On March 29, the Los Angeles Times ran a front cover story titled: “How COVID-19 changes landscape of TV pilot season.” It is a very timely and informative topic. In fact, VideoAge‘s L.A. contributor, producer Mike Reynolds, was already working on a piece on that very theme for the magazine’s weekly Water Cooler feature.

The story in the Times offered a mostly gloomy outlook, but managed to sprinkle in some hints of hope. Reynolds’ take was similar.

The coronavirus caused the shutdown of a number of pilots for the new U.S. TV season — a production period that typically runs from late February to early May — that injects an estimated $500 million in annual spending into the L.A. entertainment economy.

For the 2020-2021 TV season, the five major U.S. broadcast networks have commissioned 32 dramas and 28 comedies from the studios. These are in addition to other series commissioned by cable and pay-TV outlets.

The networks will need to replace at least 20 series that have already been canceled or were scheduled to end this year.

According to the Times, ABC picked up its last pilot on March 9, one week before the production shutdown. Only one pilot, CBS’s B Positive, had finished shooting before production halted.

The Times quoted producers and studio executives as saying that it is doubtful that full-scale TV production could resume before June or July. Several network executives have predicted that new scripted shows might not be ready to air until November or even January.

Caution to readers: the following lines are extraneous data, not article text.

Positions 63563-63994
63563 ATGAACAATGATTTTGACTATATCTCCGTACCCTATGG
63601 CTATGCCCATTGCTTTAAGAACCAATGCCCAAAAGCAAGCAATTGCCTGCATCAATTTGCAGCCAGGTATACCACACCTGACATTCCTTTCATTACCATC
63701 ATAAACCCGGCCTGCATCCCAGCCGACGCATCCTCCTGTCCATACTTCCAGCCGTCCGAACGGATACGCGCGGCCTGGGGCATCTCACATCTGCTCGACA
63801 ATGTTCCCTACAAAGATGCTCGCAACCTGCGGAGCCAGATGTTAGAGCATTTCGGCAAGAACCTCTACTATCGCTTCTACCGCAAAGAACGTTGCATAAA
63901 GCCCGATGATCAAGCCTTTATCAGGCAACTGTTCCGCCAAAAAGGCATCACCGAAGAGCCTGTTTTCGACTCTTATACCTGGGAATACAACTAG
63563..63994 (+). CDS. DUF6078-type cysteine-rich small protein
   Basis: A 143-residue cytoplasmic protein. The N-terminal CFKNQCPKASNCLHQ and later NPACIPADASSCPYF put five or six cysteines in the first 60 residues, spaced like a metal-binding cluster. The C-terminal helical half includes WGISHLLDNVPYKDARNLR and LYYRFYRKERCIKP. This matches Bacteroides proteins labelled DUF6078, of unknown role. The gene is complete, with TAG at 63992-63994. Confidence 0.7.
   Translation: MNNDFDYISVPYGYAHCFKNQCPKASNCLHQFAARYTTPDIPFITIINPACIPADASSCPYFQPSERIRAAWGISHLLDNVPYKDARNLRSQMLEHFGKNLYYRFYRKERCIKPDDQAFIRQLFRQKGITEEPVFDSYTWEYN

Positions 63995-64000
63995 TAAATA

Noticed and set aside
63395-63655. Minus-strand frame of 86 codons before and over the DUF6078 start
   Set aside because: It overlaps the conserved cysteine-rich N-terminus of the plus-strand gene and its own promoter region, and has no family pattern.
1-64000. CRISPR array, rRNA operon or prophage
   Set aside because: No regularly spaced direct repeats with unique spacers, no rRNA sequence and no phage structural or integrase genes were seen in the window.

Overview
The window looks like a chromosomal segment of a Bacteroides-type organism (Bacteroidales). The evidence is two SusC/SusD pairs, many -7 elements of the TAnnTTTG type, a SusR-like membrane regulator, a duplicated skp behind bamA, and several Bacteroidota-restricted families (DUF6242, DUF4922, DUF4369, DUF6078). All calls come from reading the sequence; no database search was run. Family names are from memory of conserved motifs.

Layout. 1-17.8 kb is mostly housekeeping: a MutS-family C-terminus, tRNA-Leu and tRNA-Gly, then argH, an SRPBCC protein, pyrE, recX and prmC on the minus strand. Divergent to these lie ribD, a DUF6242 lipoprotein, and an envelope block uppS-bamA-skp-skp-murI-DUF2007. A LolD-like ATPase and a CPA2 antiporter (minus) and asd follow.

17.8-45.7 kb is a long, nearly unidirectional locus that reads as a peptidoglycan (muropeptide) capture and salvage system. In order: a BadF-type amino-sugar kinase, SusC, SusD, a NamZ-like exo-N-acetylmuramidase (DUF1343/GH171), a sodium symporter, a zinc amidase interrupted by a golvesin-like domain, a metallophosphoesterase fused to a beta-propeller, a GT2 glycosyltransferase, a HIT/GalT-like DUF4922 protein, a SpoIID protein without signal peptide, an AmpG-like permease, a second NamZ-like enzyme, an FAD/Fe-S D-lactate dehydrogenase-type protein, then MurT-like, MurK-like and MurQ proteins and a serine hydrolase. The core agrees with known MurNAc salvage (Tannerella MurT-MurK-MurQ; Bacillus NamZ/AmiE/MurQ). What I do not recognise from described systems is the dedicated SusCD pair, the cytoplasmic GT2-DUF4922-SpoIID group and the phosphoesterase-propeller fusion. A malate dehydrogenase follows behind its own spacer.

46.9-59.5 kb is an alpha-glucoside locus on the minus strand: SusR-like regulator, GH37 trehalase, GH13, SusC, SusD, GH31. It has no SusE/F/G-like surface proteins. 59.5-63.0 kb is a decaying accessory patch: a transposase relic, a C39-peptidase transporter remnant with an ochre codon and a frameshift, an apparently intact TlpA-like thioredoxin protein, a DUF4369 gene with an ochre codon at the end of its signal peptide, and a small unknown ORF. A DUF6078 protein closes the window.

In its May 2007 edition, VideoAge reported on a similar situation during the bitter Writers Guild of America strike of 2007-08, when only a handful of TV episodes could be produced. Despite the situation, the industry managed to cope. And now it is adapting to a new and more dramatic situation by keeping many of the pilots alive, particularly those that have already received series commitments and straight-to-series orders. The networks have thus far ordered nine straight-to-series shows, and might even give a second look at pilots originally refused a green light as there will soon be a higher demand for new content.

The Times also reported that networks have begun asking show producers to submit scripts for possible second episodes so they can better evaluate a show’s prospects, and network executives can narrow the field without shooting any video, thus saving time and money. Plus, if a show is picked up, the process will put producers further ahead as they will have a second episode ready to go when they are able to resume production. In addition, wrote the Times, series that were on the verge of being canceled might actually get renewed since networks consider them a safer bet as they already have casts, crews, and writers’ rooms assembled, as well as viewing audiences.

The Times‘ story also made the important point that the upfront process is not anachronistic, but is a functioning market that brings in around $7 billion in advertising commitments in just a few weeks. The paper quoted Gary Newman, a former co-CEO of the FOX network, as saying, “It would be chaos if you were to lose that process.”

On March 12, reps for each of the networks announced that although the live Upfronts were canceled, some form of streaming presentation would take place.

Similarly, following the cancellation of the live L.A. Screenings event, Sony Pictures Television was the first to announce that it would show its latest content offerings to would-be global buyers in May (when the L.A. Screenings would have taken place) via “a virtual and on-demand screening experience.”

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